As Head of People and Culture at Rider Levett Bucknall, I often get asked about our culture, and how we, as a global construction and property management consultancy, can ensure our culture is as diverse, inclusive, and transparent as possible, especially in a hybrid working world.

Culture is something I am passionate about. Employee experience is key to putting the brakes on the great resignation and having a fair and consistent culture is an integral part of that experience. At RLB, our cultural rock is at the heart of the business. We want everyone to be the best version of themselves, we look to nurture a culture that instills trust, warmness, kindness, and fairness and is consistent in its approach.

The key to success is how we, as the built environment sector, can advance and embed inclusivity within our cultures. It is a huge progress that as an industry, we now talk about culture, and we also have actions and programmes, rather than just statistics and problems.

It is vital that, as employers, we create cultures and workplaces that people want to be part of – whether in the office, site, home, or elsewhere. But we also need to look at how we attract people into the industry in the first place, whether that involves more active engagement with schoolchildren, people returning to work after a career break, refugees, or ex-service personnel. We need to create a welcoming culture and one that promotes a level playing field for all.

Changing the Culture in the Short and Long Term

As part of that welcoming culture, we need to look at the bigger picture and long-term goals, yet be responsive as well. As a business, we act quickly when issues arise or events require prompt responses rather than waiting until a quarterly update or board meeting. It is always about doing the right thing and never just a tick-box exercise.

It is very important that we are in tune with all the factors our employees dealing with. When the cost-of-living crisis escalated last year, we were quick to take action with enhanced fuel payments for employees and have ensured we have an open dialogue about how we can continue to support our employees.

Having an open culture where employees feel comfortable talking about their challenges, whether, professional, mental, or physical is essential. We introduced a menopause policy in 2020 and a menopause support community and mental wealth champions are being trained in each team to help support the open dialogue.

Benchmarking Progress to Create a Better Culture

It is also important to recognise that well-being and employee engagement are all aligned when it comes to creating opportunities for employees to be brilliant. Many initiatives cover all areas, for example, our Carers’ policy that provides paid time off, was introduced from feedback that 6 percent of our employees identify themselves as carers. This helps increase productivity, while a clear vision and purpose enable a level playing field for all: we know that people are happier, more motivated, and perform better when they can bring their whole selves to work.

“Employee experience is key to putting the brakes on the great resignation and having a fair and consistent culture is an integral part of that experience”

Data is also key. We all need to know where we are starting to monitor progress and see whether we are making a difference. We send out an employee survey to collate all our yearly information then set benchmarks based on these insights. We can now see whether our initiatives are having a positive effect on the culture of our business and ask for suggestions on how we can enhance this. I was really pleased that in our last survey over 78 percent of our employees agreed with the statement that they felt they could bring their whole self to work. We have more to do but we are making real progress.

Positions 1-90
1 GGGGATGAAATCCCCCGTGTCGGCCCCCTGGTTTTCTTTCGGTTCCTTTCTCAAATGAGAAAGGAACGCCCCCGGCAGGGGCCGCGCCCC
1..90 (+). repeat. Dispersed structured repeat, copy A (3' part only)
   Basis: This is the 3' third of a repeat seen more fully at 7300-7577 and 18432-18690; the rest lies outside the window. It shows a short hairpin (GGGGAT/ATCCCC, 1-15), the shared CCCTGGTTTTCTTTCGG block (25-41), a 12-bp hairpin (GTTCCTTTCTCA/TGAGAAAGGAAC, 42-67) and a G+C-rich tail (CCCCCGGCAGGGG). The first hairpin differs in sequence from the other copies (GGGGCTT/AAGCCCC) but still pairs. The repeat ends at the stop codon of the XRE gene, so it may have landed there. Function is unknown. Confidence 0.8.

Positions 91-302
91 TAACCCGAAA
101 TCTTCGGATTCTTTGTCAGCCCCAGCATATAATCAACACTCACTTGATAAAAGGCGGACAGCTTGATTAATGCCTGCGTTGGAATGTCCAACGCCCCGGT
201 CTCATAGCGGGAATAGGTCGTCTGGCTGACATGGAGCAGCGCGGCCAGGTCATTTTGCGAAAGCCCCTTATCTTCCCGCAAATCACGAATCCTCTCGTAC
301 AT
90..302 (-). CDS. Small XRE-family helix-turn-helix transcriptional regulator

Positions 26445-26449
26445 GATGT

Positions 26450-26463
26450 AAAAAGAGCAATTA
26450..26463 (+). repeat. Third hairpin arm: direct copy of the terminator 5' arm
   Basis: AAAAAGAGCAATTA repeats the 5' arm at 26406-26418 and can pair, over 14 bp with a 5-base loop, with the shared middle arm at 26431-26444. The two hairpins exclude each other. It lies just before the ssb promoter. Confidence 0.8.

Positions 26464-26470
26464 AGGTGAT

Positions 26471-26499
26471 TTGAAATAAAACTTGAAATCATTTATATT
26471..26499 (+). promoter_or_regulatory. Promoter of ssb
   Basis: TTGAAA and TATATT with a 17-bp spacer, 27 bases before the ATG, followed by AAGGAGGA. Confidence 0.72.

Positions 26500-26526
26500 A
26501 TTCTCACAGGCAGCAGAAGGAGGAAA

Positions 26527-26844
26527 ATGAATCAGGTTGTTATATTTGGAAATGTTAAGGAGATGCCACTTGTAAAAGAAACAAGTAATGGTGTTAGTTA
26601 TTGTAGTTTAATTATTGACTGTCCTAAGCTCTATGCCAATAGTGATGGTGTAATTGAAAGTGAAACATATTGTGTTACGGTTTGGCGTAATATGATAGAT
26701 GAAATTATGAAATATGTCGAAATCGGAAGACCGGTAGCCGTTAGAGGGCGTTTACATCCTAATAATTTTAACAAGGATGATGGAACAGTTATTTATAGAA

Our employee ‘voice’ makes sure we look at everything on our agenda from the widest viewpoint which in turn stress tests our ‘fair and consistent’ mantra. Our employee engagement survey has given us greater insight and also helps us to understand how people want to access information and communicate. With representation from multiple generations now in the workplace, we know that one size is not going to fit all.

Employees Educate from their Experiences

We also have different communities including our D&I Committee, our newly launched RLB Pride and our Future Professionals which are great forums for us to understand the challenges employees face on a day-to-day basis. Their stories have helped us educate the business and create the culture they want to work within. We have held lunch and learn sessions, where colleagues have shared personal stories on issues from women’s health to hidden disabilities to religious beliefs.

We want to set up every employee to succeed and provide everyone in the business with professional training and development and soft skills, which is fundamental in helping colleagues improve self-awareness about their beliefs and behaviours. This has helped increase understanding of unconscious bias across our business and allows us and those who work within RLB to be aware and appreciative of others’ opinions, values, ethics, and traditions.

But my mantra is that consistency is key. If you have a business across a number of locations, the culture should be the same in every workplace. Lack of consistency in opportunities given to employees can mean the playing field is not level.

This applies equally across the built environment. In our bid to build a more inclusive culture where everyone can thrive, our greatest challenge may lie in providing consistent opportunities and positive experiences. It’s clear we are making progress – but it is up to all of us to play our part.